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02/02/2017 12:27 pm ET

Teens Who Graffitied Historic Black School With Swastikas Sentenced To Visit Holocaust Museum

More than $70,000 was raised to restore the school.

A group of Virginia teens convicted of spray-painting an historic black church with swastikas and “white power” have been sentenced to visit the U.S. Holocaust Memorial Museum. 

A volunteer group painting the exterior of the Ashburn Colored School, a nineteenth-century schoolhouse recently vandalized w
Bill O'Leary/The Washington Post via Getty Images
A volunteer group painting the exterior of the Ashburn Colored School, a nineteenth-century schoolhouse recently vandalized with racist symbols and hate language, on Oct. 09, 2016 in Ashburn, VA.

The five boys, all 16 or 17, will also read books from Jewish, black and Afghan authors, and write a research paper on hate speech, The Washington Post reported. They were also sentenced to listen to an interview with a former student of Ashburn Colored School, which they vandalized. 

At their sentencing earlier this week, Deputy Commonwealth’s Attorney Alex Rueda argued that the boys were likely motivated by ignorance, not racial hatred. Three of the five are minorities who also wrote “brown power” on the building, and none had previously been in trouble with the law, according to The Washington Post. All pleaded guilty to unlawful entry and destruction of property.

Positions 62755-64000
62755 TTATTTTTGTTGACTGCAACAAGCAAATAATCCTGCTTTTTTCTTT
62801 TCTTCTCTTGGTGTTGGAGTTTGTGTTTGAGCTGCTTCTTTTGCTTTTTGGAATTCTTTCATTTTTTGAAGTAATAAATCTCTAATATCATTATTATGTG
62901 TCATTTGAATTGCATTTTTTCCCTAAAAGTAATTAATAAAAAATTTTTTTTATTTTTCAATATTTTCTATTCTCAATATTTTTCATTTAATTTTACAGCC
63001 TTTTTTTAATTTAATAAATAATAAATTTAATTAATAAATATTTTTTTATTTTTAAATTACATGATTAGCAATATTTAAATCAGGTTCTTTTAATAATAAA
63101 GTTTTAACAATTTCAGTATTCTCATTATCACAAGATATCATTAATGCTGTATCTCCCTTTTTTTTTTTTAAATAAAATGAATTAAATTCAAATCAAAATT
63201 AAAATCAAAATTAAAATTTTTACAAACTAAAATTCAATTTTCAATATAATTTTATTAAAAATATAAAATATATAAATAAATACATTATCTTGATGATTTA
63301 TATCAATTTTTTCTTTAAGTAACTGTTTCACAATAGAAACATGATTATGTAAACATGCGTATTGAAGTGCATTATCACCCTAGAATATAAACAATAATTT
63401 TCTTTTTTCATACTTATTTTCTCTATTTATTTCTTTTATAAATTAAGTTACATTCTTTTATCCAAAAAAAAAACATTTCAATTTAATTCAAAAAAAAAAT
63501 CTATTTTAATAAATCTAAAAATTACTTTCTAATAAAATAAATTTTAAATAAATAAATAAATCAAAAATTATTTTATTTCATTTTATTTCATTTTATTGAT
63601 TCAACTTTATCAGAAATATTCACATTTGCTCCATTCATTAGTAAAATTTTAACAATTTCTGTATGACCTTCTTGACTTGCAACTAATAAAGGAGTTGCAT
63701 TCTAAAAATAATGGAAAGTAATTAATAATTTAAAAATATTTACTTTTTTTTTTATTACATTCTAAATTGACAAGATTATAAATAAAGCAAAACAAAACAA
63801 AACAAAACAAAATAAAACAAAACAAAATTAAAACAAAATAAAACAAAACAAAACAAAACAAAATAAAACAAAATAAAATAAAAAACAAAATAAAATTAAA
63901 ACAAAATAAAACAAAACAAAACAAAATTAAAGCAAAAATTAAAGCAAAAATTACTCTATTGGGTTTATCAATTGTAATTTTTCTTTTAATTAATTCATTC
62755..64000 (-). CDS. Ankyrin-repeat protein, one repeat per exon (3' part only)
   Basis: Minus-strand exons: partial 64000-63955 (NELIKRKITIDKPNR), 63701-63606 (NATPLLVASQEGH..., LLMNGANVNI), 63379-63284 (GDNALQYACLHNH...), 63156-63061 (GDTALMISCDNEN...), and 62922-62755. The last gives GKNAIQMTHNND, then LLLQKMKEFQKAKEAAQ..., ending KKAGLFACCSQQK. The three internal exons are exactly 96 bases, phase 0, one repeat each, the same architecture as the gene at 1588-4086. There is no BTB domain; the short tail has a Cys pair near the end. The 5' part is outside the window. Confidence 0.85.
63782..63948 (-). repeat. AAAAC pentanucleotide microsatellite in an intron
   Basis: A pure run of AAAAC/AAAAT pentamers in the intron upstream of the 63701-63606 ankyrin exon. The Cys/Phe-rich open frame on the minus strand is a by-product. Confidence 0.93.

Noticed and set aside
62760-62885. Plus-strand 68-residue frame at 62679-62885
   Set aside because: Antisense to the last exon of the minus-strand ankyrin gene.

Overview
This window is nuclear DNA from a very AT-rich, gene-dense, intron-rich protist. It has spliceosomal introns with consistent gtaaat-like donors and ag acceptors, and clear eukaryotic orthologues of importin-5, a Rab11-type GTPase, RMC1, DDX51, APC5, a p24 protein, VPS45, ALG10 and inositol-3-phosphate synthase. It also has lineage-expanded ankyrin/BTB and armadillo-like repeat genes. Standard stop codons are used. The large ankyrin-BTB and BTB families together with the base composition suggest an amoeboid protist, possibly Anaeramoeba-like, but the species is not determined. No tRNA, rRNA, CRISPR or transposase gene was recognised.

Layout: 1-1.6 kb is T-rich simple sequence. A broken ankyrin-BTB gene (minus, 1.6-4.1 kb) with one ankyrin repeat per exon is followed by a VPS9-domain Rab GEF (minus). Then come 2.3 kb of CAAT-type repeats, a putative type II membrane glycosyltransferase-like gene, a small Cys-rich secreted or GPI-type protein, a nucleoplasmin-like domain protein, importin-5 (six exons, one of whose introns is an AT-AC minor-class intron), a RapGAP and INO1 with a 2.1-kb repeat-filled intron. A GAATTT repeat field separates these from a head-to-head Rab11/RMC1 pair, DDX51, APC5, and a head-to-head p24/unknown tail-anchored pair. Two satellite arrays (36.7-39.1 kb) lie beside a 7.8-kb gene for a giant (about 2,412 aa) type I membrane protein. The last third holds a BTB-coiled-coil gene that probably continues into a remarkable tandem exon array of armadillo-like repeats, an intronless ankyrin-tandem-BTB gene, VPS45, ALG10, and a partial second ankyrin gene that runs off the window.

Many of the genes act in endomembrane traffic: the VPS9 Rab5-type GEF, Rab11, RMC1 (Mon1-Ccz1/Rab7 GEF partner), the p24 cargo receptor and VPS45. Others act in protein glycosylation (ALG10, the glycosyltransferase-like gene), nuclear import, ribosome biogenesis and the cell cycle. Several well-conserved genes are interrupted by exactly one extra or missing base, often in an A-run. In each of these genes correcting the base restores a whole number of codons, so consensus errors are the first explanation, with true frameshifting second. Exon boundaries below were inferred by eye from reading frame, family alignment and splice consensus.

The Ashburn Colored School opened in 1892 for black students who had been forbidden by law to attend school with white students. The school remained open until the late 1950s after the Supreme Court banned segregated education. Prior to the defacement of the building in September, local students were working to restore the school and open it as a museum.

Volunteers were able to raise more than $70,000 to restore the building after the the school was covered in graffiti. It now has a fresh coat of paint, new windows and restored siding.

Along with a research paper detailing “the message that swastikas and white power messages on African American schools or houses of worship send to the African American community as well as the broader community,” the boys will also write papers on the books they read, Rueda said. Those titles include Elie Wiesel’s Night, Ta-Nehisi Coates’ The Beautiful Struggle and books by other eminent authors including Toni Morrison and Khaled Hosseini.

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